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Mid-America Transportation Center

Truck Load Impact on Pavement - Phase III

Final Report
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Researchers

  • Principal Investigator: Yong Rak Kim (ykim3@unl.edu (402)472-1727)
  • Co-Principal Investigator: Hoki Ban (hban2@unl.edu 402-472-8068)
  • Graduate Students
  • Soohyok Im
  • Scott Sorensen
  • Project Status
    Complete
    About this Project
    Brief Project Description & Background
    Trucking is a key component of U.S. freight transportation and is expected to grow significantly in the future. Better preservation of existing roadways against heavy-load trucks is therefore necessary, and success can be achieved based on a more accurate and realistic analysis of pavement structures. To this end, a series of research efforts led by the PI was initiated in FY 2009 and continued in FY 2010 to investigate pavement performance predictions from both the newly released “mechanistic-empirical pavement design guide (MEPDG)” approach and the “purely mechanistic approach based on the finite element method (FEM)” particularly focusing on the impact of heavy truck loads on pavement damage. Analysis results of the two approaches during FY 2009 and FY 2010 clearly demonstrated that material inelasticity and realistic tire loading configuration, which are not rigorously implemented in the current MEPDG, can mislead predictions of pavement rutting. Further investigations of pavement responses between two methods need to be conducted to better understand the effects of truck loading on pavement damage and consequently to advance the current MEPDG system for the future pavement design-analysis tool. Phase III is therefore proposed herein to extend research efforts conducted during FYs 2009 and 2010. In Phase III, a more detailed investigation of the pavement responses between two approaches will be pursued by focusing on the fracture- (cracking) related damage behavior of pavement structure.
    Research Objective
    This research aims to provide better understanding of the effects of heavy-load trucks on pavement performance and damage by conducting two parallel analyses: the MEPDG, which is currently the best approach, and the purely mechanistic approach based on the FEM, which is a potential design tool for next generations. More specifically, it is intended to use findings from this study to better implement the MEPDG into actual pavement designs in Region 7 to meet the ultimate goals: to improve public safety and to mitigate risk which led by better-performing, longer-lasting transportation infrastructure such as roadways.
    Potential Benefits
    The proposed effort will provide better understanding of the effects of heavy-load trucks on the overall structural performance and life of pavements in Region 7. In addition, more appropriate use and future advancements of the current MEPDG for pavement analysis and design can be achieved based on proper incorporation with mechanistic approaches.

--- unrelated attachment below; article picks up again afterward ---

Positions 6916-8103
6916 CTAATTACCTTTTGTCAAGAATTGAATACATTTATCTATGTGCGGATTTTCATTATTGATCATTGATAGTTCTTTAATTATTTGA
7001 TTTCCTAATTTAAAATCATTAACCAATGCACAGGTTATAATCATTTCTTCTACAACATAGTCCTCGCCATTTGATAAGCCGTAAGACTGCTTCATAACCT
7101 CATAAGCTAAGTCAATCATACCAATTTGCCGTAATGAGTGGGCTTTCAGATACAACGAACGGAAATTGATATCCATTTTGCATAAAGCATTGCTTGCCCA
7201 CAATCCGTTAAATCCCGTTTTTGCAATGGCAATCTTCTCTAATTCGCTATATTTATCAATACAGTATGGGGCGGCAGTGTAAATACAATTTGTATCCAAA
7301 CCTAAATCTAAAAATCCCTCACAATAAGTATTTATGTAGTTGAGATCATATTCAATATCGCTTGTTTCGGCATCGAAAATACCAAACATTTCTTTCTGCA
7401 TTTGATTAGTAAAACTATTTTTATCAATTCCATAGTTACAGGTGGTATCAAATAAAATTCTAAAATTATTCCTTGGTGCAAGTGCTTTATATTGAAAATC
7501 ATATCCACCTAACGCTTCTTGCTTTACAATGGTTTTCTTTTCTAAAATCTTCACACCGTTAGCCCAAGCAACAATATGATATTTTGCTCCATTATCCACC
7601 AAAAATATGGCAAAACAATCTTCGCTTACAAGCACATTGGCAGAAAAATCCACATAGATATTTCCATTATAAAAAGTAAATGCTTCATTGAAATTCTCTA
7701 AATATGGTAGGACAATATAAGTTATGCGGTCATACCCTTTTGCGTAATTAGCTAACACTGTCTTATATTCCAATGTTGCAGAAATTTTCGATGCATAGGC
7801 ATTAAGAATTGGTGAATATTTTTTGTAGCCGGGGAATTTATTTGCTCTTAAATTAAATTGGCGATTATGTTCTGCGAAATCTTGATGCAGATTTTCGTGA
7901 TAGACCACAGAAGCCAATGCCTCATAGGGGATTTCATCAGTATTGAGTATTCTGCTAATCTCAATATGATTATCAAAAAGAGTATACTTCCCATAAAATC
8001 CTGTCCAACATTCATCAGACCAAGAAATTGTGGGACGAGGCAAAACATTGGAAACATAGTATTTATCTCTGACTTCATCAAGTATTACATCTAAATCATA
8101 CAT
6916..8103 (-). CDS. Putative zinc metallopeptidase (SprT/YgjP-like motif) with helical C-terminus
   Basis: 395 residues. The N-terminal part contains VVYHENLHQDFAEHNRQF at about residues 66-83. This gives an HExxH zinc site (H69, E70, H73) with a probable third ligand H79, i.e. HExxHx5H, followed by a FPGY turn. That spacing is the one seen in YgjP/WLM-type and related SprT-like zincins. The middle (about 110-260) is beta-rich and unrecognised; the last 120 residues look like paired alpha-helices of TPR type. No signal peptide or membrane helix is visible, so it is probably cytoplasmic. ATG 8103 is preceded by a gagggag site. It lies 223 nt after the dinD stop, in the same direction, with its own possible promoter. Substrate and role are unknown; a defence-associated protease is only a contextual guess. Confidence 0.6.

Abstract
    The purpose of this research is to provide better understanding of the effects of heavy-load trucks on pavement performance. Trucking is the most dominant component of U.S. freight transportation and is expected to grow significantly in the future. Better preservation of existing highway infrastructure against heavy-load trucks is therefore necessary, and success can be achieved based on a more accurate and realistic analysis of pavement structures. For a more accurate and realistic analysis of pavement structures against heavy-load trucks, a series of research efforts led by the PI was initiated in FY 2009 and continued in FY 2010 to investigate pavement performance predictions from both the newly released “Mechanistic-Empirical Pavement Design Guide” (MEPDG) approach and the purely mechanistic approach based on the “Finite Element Method” (FEM) particularly focusing on the impact of heavy truck loads on pavement damage. The primary goal in FY 2009 was to compare characteristics of the two different approaches in predicting pavement performance. In FY 2010, based on outcomes in FY 2009, a more detailed investigation of the pavement responses between the two approaches was conducted, focusing primarily on the effects of truck-loading configurations and constitutive materials behavior on pavement structural responses such as rutting. Analysis results of the two approaches during FY 2009 and FY 2010 clearly demonstrated that material inelasticity (such as the viscoelastic nature of asphaltic materials and elasto-plastic behavior of soils) and realistic tire loading configuration, which are not rigorously implemented in the current MEPDG, can mislead predictions of pavement rutting. These misled predictions can result in significant errors in the design of pavement structure as well as in the prediction of pavement performance when the empirical damage evolution relations in the MEPDG are further incorporated. Based on the research outcomes during FY 2009 and FY 2010, we herein propose “Phase III” as an extension of this research. In Phase III, a more detailed investigation of the pavement responses between two approaches will be pursued by focusing on the fracture- (cracking) related damage behavior of pavement structure. Any significant differences between the two analyses will be considered important factors that need to be treated with more care for better implementation of the MEPDG into actual pavement designs.
    Project Amount
    $ 58,990